23 September 2004 Edition
Donegal County Council backs action on fishing crisis
Sinn Féin Councillor Thomas Pringle had a motion unanimously passed at the last meeting of Donegal County Council calling on all stakeholders in the Fishing Industry to come together to plan for the future.
He said he had written on 22 July to the Minister for the Marine, the Killybegs Fishermen's Organisation (KFO), Atlantic Dawn, and three local processors, proposing a united front to tackle the problems facing the fishing industry in Donegal. "I pointed out that the integrated approach has been successful in other fishing areas — Alaska and Newfoundland. I regret to report that just one acknowledgement was received, nothing from the Minister, KFO or other interests. I would ask are these people serious about protecting and developing our natural resource? Or do they just suffer from bad manners?"
This year has been the worst for employment in Ireland's largest fishing port of Killybegs in the last 15 or so years. While mackerel stocks are holding up, the quota for mackerel is now being landed more and more outside of the port — mainly in Scotland and Norway. This has serious knock-on effects on employment in Killybegs, which serves towns and villages within a 50-mile radius.
Pringle says there are several reasons for this decline, amongst them:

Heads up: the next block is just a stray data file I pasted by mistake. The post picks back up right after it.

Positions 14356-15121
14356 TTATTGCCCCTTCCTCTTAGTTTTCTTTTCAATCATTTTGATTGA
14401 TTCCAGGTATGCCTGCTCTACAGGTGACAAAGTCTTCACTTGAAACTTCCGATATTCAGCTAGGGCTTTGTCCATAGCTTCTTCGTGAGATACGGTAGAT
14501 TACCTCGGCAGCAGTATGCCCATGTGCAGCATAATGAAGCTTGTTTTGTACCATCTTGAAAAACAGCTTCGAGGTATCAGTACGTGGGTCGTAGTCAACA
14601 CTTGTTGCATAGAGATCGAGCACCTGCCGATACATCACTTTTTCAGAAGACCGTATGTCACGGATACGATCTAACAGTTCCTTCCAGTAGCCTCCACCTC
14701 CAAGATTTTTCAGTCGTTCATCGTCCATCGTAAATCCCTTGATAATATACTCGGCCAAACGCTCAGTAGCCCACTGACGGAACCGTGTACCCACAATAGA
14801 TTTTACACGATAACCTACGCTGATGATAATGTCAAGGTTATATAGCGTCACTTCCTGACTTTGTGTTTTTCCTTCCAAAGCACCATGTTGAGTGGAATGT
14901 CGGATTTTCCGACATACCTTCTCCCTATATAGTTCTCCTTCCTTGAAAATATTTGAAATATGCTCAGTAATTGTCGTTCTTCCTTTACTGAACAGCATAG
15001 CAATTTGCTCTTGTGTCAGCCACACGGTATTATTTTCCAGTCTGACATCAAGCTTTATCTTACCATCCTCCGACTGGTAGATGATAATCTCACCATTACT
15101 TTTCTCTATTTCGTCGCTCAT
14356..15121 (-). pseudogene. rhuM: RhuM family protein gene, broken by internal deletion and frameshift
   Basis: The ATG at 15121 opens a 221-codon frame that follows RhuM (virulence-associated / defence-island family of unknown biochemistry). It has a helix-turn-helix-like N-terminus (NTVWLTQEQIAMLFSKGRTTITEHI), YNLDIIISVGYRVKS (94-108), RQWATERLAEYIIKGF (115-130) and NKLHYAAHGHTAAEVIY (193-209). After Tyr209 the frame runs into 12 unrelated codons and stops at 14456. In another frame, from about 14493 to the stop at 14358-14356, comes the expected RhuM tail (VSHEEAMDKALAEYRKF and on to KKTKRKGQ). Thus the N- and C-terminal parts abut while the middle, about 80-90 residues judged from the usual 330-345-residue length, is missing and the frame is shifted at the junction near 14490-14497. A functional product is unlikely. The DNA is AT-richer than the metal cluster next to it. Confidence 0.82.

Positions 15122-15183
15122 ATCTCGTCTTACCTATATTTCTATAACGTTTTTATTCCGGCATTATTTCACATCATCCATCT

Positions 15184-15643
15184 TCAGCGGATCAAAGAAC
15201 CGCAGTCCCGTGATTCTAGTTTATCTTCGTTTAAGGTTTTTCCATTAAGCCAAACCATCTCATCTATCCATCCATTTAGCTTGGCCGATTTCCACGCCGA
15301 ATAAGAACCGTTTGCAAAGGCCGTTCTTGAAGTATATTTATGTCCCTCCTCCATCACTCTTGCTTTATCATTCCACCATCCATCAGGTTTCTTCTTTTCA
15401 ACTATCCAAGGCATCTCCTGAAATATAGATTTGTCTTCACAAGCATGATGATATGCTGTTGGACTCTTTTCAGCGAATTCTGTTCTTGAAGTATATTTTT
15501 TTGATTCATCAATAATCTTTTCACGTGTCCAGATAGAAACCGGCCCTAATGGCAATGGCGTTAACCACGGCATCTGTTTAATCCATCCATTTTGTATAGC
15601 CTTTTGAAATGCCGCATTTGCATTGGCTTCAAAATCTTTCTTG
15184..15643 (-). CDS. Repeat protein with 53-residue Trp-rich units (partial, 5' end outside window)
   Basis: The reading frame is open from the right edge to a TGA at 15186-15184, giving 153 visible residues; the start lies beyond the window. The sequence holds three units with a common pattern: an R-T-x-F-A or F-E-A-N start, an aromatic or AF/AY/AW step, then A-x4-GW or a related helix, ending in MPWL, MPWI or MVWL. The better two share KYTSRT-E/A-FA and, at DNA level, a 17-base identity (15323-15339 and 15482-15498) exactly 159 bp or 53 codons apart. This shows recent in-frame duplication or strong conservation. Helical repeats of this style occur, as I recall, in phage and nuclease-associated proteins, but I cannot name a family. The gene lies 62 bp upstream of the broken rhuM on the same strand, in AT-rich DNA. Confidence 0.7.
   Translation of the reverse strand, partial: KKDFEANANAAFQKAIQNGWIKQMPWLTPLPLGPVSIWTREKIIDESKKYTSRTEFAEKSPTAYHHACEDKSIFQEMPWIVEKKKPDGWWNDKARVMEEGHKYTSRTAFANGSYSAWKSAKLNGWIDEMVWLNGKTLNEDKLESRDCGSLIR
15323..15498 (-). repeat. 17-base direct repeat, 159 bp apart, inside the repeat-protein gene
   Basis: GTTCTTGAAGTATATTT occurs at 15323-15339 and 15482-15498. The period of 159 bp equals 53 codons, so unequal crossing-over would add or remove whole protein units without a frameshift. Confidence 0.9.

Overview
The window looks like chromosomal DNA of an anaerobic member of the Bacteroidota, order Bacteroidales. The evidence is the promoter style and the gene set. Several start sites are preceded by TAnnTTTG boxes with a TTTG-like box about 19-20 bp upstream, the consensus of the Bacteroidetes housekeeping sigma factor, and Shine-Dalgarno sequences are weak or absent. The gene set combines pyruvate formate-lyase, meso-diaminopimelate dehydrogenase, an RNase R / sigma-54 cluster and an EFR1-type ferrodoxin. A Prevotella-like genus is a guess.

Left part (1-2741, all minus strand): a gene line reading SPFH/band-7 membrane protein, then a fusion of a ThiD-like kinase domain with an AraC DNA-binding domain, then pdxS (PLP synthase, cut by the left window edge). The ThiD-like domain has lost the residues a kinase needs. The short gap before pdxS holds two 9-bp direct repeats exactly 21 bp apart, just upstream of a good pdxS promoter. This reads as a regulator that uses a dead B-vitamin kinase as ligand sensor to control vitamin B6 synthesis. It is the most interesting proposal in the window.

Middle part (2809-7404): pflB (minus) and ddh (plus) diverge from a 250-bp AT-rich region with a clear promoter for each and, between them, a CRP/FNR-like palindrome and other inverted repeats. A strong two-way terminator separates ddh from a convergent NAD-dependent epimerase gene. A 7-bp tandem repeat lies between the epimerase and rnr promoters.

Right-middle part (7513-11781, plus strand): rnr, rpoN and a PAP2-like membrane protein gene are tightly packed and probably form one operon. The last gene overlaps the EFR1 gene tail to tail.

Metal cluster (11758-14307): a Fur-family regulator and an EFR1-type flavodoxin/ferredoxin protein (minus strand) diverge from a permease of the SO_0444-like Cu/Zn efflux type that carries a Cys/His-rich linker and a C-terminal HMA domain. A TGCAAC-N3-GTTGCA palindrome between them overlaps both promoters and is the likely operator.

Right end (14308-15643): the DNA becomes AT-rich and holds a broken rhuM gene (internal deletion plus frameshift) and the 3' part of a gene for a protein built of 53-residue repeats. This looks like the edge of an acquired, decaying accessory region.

• the over zealous regulation of landings in Killybegs by the Department of the Marine compared to our EU partners;
• the prices paid by the fish processors; and
• the willingness of skippers to steam longer hours to achieve better prices.
These factors have led to the closure of a number of factories recently and the paying off of full timers in the industry.
"Letterkenny is not the only town which has suffered," according to Pringle. "Killybegs has lost 80 full time jobs and up to 200 part time in the past year because of the fishing situation. The reluctance of those involved in government and the industry to unite is deplorable and perhaps provides an explanation for the sorry state of fishing.
"Now that the Australian Government has taken a firm stand on the conservation of their stocks, perhaps Ireland will follow suit. The least the people of our coastal areas deserve is an effort by those involved."